So when we visualise the hierarchy of objects and Events, the Form Class Module is the top-level container of other Objects on the Form, like Textbox. Conversely, Textbox's Parent Object is the Form Class Module. The Textbox object is the parent object of its inbuilt Events and captures them when Events like AfterUpdate, Change, and GotFocus fire.

Events On Form and Class Module.

The Event Procedure name must be written with the Parent Object name as a Prefix like Sub Text0_AfterUpdate(). Following the same rule, the Event Procedure must be coded in the Textbox object's Parent Object - the Form Class Module. When an Event of the Textbox Object is fired the parent object Textbox captures it (the WithEvents declaration enables it to do that) and the Event Procedure, which is written in the Textbox Object's Parent Form Class Module, executes the Event Procedure-based task. Here you can see a pattern forming as to how the object event handling is concerned.

Text0 has its own inbuilt Event Collection. When any of them is Raised, the parent object Text0 captures it. Because the Textbox Object instance Text0 is declared on the Form (or wherever an instance is created) with the WithEvents keyword, then the VBA Code must be written in the Parent Class Module of the Text0 object. Our example is concerned, with the Textbox object's parent Class Module is the Form's Class Module.

The Event Procedure Code can be written only on the Text0 object’s Parent Class Module, that is the Form's Class Module. Hence, the Event Subroutines in this case are written in the Form’s Class Module as shown above.  This is what we do normally on the Form Module.

Create an Instance of the same Text0 object in a stand-alone Class Module (say Class1) qualify it with the WithEvents keyword, and assign it with the Reference of the TextBox on the Form. Capture the Text0 Events fired from the Form Class Module and execute the Event Subroutines in the Class1 Class Module.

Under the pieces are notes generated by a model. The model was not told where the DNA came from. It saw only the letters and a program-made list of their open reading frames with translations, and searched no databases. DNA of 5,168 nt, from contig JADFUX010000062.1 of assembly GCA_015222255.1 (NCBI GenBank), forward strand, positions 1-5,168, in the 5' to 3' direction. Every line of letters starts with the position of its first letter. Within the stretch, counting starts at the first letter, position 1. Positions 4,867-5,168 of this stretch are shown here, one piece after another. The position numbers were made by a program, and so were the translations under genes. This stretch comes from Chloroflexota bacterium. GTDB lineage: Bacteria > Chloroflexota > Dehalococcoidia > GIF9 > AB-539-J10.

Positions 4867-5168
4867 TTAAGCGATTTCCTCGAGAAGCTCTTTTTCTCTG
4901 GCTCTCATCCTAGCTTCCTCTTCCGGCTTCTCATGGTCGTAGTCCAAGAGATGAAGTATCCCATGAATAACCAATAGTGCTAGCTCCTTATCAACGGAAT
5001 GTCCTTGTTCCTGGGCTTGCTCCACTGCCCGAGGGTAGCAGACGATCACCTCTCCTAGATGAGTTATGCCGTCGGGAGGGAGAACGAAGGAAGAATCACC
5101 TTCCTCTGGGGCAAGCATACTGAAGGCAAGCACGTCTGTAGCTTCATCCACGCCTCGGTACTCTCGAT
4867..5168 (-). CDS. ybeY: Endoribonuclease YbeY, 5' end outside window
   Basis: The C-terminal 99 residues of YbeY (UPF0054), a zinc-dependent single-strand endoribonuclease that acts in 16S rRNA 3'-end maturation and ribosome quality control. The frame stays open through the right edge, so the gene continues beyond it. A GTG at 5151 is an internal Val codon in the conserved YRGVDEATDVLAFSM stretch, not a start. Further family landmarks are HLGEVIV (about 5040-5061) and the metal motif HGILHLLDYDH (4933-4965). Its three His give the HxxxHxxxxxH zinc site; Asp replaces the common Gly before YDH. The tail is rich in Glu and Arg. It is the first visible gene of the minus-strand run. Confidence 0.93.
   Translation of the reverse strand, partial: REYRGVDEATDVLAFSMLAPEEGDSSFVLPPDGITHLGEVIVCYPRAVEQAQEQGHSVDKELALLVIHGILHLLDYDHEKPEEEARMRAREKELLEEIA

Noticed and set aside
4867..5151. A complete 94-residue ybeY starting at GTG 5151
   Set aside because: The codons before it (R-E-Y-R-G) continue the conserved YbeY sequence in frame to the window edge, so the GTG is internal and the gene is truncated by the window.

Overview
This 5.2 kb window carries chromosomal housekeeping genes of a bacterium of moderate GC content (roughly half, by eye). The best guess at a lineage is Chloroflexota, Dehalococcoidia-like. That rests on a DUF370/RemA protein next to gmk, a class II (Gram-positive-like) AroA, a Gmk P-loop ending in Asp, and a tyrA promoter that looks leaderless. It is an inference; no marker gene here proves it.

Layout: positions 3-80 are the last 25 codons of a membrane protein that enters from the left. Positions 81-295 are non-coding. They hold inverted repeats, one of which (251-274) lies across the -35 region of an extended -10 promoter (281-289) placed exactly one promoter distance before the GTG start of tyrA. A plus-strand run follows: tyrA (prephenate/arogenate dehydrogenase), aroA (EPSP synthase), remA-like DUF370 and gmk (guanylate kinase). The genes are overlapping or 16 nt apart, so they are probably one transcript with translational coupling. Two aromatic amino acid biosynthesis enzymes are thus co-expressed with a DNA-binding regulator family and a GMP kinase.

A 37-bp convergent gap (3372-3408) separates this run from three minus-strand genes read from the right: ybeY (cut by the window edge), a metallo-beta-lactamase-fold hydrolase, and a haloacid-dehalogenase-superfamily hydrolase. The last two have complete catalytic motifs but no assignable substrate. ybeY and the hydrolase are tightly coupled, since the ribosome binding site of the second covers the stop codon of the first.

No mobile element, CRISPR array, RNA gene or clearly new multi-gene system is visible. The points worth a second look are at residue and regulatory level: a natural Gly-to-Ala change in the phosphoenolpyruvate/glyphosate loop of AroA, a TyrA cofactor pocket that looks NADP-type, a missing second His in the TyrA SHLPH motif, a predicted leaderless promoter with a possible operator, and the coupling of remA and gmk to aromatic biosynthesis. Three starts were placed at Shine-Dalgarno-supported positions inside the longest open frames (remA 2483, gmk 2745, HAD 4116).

Create a Demo Form.

Let us try an example to prove this rule that is applied to the stand-alone Class Module too.

Form1 Class1
  1. Create a new Form.

  2. Add two Text Boxes on the Form, one below the other.

  3. Click on the First Text Box and display its Property Sheet.

  4. Change the Name Property value to Quantity.

  5. Change the Caption of the Child Label to Max Quantity (1 - 10).

  6. Select the Quantity control's Property Sheet, select the [Event Procedure] Option in the After Update Event Property, and click on the Build (. . .) Button to open the Form's Class Module.

    The Form Module VBA Code.

  7. Copy the following VBA codes and Paste them into the Form's Class Module, overwriting existing lines.

    Option Compare Database
    Option Explicit
    Private C As Class1 'Declare a Class1 Object Variable
    Private Sub Form_Load()
      Set C = New Class1 'Instantiate the Class1 Class Module